Although sleep apnea is a common issue in American population, the condition defined as the repeated interruption of breathing during the sleep time is not so frequently found in children. However, taking into account how obesity levels in children have increased during the last decade, and keeping in mind obesity is one of the signs displayed by most people suffering from sleep apnea, it is not difficult to suppose it can be displayed by some children.
One of the first signs of children suffering from sleep apnea is constant snoring, after noticing habitual snoring in a child it is easy to determine if that child suffers from sleep apnea with a new, easy, inexpensive and reliable test that analyses oxygen levels in the blood while being asleep. The accuracy of the test has demonstrated to be considerably higher in children who suffer from severe sleep apnea, however this cannot be mentioned as a drawback having in mind severe sleep apnea is the most common manifestation of the disease.
Lack of clinical approaches for children suffering from sleep apnea
The most popular and preferred evaluation for sleep apnea diagnosing in the U.S is the polysomnography. Said test is based on the use of an oximeter that is a simple device designed for the recording of oxygen levels in the blood but adding additional components such as the evaluation and monitoring of brain activity, eyes and leg movement assessment and the recording of cardiac signal and muscular tension. With a videocamera recording the test during the night, this evaluation is considered very complete and accurate but it is very expensive as well.
Clinical sleep laboratories are scarce, not to mention how tiny the amount of certified pediatric sleep specialists is. The lack of facilities to evaluate children while sleeping, the high costs of sleep tests and the difficulty of finding overnight staff leads to minor quantity of children suffering from sleep apnea being thoroughly evaluated, diagnosed and treated even in the U.S and Europe, not to mention how difficult it is to have them tested in less developed countries with much less resources for sleep studies.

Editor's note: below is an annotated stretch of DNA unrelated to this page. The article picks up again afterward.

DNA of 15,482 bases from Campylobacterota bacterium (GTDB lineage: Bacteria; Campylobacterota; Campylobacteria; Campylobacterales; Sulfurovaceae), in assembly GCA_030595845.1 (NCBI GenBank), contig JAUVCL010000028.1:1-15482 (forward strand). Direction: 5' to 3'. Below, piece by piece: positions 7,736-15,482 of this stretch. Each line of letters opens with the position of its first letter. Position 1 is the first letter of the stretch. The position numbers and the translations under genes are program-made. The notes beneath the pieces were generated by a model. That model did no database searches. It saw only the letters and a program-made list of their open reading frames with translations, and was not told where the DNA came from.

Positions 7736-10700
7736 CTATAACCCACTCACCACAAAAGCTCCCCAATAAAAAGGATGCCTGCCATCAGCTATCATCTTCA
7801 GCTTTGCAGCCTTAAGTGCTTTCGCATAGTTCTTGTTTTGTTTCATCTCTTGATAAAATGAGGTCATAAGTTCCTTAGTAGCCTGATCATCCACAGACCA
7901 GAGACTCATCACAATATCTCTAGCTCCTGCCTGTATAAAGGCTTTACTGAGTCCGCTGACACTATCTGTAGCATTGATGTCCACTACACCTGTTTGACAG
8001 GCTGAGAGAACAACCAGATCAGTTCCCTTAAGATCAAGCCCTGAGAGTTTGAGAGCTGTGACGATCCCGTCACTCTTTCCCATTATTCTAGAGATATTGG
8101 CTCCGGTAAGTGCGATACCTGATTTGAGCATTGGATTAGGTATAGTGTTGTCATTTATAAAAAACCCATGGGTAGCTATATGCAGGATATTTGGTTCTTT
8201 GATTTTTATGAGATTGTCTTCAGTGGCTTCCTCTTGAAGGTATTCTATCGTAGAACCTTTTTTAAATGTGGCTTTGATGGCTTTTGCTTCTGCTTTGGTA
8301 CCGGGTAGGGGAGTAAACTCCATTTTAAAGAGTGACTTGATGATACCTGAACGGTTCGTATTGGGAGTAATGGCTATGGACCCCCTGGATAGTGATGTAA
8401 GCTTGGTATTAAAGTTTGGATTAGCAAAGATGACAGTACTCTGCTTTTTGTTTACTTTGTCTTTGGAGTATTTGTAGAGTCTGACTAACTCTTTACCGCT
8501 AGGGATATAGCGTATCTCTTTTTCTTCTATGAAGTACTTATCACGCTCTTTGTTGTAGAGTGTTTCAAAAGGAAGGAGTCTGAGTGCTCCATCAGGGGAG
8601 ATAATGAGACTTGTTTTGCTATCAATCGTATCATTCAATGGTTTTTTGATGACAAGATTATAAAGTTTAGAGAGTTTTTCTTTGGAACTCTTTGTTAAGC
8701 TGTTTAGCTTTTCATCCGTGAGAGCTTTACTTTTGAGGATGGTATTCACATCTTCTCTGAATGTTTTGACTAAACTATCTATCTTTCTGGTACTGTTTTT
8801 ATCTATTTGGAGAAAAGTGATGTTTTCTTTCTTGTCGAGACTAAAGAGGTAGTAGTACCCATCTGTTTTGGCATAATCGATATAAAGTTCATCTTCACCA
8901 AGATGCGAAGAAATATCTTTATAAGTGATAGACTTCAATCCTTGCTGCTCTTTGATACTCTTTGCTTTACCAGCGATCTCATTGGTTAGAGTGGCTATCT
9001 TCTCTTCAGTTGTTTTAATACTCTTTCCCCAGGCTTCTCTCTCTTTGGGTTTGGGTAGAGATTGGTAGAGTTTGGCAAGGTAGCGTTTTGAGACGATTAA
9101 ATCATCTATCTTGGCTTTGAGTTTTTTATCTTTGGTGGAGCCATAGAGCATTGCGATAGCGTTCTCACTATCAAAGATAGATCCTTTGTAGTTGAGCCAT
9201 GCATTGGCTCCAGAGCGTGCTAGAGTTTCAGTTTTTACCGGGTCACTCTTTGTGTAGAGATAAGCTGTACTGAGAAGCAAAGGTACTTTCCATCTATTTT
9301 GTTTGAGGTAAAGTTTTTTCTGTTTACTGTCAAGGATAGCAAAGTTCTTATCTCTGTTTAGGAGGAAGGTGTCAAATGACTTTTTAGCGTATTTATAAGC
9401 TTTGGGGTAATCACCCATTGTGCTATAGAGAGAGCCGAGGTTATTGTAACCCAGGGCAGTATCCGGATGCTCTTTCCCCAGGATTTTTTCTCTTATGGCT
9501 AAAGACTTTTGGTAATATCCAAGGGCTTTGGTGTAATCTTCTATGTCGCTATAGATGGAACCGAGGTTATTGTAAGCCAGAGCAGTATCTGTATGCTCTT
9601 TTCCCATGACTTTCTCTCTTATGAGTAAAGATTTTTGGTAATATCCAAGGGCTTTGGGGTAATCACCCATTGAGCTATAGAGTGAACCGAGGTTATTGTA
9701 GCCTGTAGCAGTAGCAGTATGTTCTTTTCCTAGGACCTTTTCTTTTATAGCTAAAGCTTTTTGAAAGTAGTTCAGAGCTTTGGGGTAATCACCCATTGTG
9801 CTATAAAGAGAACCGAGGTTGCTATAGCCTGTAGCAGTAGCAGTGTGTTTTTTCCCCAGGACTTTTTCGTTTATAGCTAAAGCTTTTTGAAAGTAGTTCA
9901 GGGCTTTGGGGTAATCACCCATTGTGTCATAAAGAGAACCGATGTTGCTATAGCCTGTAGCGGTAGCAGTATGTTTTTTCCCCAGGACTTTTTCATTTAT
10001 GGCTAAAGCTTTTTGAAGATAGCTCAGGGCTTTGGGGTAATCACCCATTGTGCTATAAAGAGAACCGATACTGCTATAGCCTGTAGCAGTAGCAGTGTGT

This lack of resources have led groups of researchers around the world to look for a more affordable way to test children. One of said studies remains as the most promising one. David Gozal, the study’s senior author and professor of pediatrics at the University of Chicago has said the simplification of the procedure can dramatically reduce its costs, evaluating more children who are at significant risk, especially in those areas where the access to a pediatric sleep laboratory facility is limited.
A new study led by the simplification of procedures
The study describes an automated system developed by a multinational group of researches that is based on a diagnostic neural-network algorithm with more than 20 analytic features that assure the accuracy of the test. In order to have the patient tested a pulse oximeter is connected to them as well and it measures their heart rate and the level of oxygen in the blood during the night. Surprisingly the study remains as a practical and accessible choice when compared to a full sleep study. It is estimated that the final cost of the tests is at least 90% less than a full sleep study.
Taking into account that most people that display the symptoms of an obstructive sleep apnea are usually affected by a severe level of the disease, it is not difficult for the oximeter to give accurate data on the heart rate and blood-oxygen levels overnight while removing all extra devices and evaluations and therefore the extra charges caused by them. However, in the tests, the data provided by oximetry was of limited additional value, meaning the procedure have yet to be developed and improved.
In order to determine whether it is a good idea or not to replace polysomnography with an oximeter-based automated system, more than 4,000 studies were performed on children aged 2 to 18 years old at any of the 13 leading pediatric sleep laboratories around the world. These kids had frequent snoring and other signs of obstructive sleep apnea.
Nevertheless, doctor Gozal stated that the effort to cut back on resources for sleep apnea tests could be seen as a major advance due to the possibility of accessing to useful information by implementing a diagnostic tool that is so easy to use such as the oximeter. Not only does it require less constant monitoring and therefore no overnight staff but it also lowers the costs of screening making it a highly efficient way to detect children at high risk due to obstructive sleep apnea and getting them into treatment.
Accuracy as a major advantage of using oximetry to test sleep apnea on children
One of the most convincing aspects about oximetry being used as a way to diagnose sleep apnea on children is its accuracy, which increases robustly as the disease severity increases. When the study was being carried out, the test detected 75% of children that participated on the evaluation who were suffering from mild apnea. Most of these kids will not require any kind of treatment. The test also detected 82% of the cases studied were cases displaying a moderate level of this disease as well as 90% of total cases of severe sleep apnea. The study suggests that children that were not qualified to receive treatment should be retested within the next few weeks if symptoms persisted.
Even though sleep apnea is way more common in adults than in children, it is a condition that affects 3-5% of all children in the world and it may be more harmful for them than for adults due to the way the persistent interruption of breathing affects children’s cognitive and physical development as well as it increases the chances of suffering from diabetes, hypertension and other chronic conditions when they grow up.